He’s apparently good at it, too. That’s why Rauscher earned this year’s John J. Bloomfield Award from the American Conference of Governmental Industrial Hygienists (ACGIH). The award recognizes a young industrial hygienist who pursues the problem of occupational health hazards primarily by doing fieldwork.

In a news release, the ACGIH noted Rauscher’s “outstanding contributions to the industrial hygiene profession” and “exemplary” impact as a practitioner and a leader.

“I was grinning ear to ear when I was notified about the award,” said Rauscher, 31, the fourth BWC employee to capture the award in its 40-year history and the first in 21 years. “On top of that, it was my birthday, so it was a pretty good day.”

Rauscher, who is based in BWC’s Toledo service office, was honored May 22 at the ACGIH’s conference in Minneapolis. He was nominated by BWC colleague Jeff Hutchins, a 1993 Bloomfield award winner.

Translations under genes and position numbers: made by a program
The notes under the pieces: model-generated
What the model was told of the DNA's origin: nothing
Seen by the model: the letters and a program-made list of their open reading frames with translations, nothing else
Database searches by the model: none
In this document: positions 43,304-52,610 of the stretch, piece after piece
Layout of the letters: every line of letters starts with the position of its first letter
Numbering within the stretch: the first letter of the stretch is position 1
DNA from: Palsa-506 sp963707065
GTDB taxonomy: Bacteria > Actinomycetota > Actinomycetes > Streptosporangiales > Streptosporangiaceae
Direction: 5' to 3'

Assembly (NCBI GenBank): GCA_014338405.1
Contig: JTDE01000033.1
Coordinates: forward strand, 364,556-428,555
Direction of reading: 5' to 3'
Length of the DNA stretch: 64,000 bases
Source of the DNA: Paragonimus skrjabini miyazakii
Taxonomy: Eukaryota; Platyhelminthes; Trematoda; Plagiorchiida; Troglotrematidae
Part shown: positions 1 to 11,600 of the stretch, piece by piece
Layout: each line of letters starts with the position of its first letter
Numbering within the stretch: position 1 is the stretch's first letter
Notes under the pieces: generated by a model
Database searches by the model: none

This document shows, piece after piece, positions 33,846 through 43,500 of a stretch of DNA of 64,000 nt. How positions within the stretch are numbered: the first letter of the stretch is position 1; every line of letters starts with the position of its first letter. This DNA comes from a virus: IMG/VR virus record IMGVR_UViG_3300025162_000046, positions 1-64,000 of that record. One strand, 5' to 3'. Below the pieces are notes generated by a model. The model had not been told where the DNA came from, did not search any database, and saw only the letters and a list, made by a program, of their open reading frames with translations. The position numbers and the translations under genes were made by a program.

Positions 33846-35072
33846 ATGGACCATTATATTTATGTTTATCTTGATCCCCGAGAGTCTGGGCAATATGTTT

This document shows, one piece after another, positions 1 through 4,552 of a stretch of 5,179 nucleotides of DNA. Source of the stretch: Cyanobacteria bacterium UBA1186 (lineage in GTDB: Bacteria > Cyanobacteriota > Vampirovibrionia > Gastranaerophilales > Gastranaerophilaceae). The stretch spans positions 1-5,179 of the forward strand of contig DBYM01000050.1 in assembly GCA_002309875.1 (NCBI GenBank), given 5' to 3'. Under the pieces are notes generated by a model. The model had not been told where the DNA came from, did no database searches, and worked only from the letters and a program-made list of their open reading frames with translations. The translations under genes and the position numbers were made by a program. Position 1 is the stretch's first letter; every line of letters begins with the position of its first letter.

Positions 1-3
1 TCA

“It is obvious that this is more than just a job to him — he has a real passion for occupational safety and health that comes through in his interaction with peers and customers alike,” said Hutchins, who manages the Safety and Hygiene division’s technical advisors. “He has that rare combination of extremely high-level technical skills and great interpersonal skills that allow him to effectively communicate complex concepts to a wide variety of audiences.”

Making a difference

Rauscher said he knew early in his BWC career that he could make a positive difference in the lives of working Ohioans.

In his first weeks on the job, for instance, he visited a metal grinding business cited by the Occupational Safety and Health Administration (OSHA) for producing excessive metal dust without proper ventilation.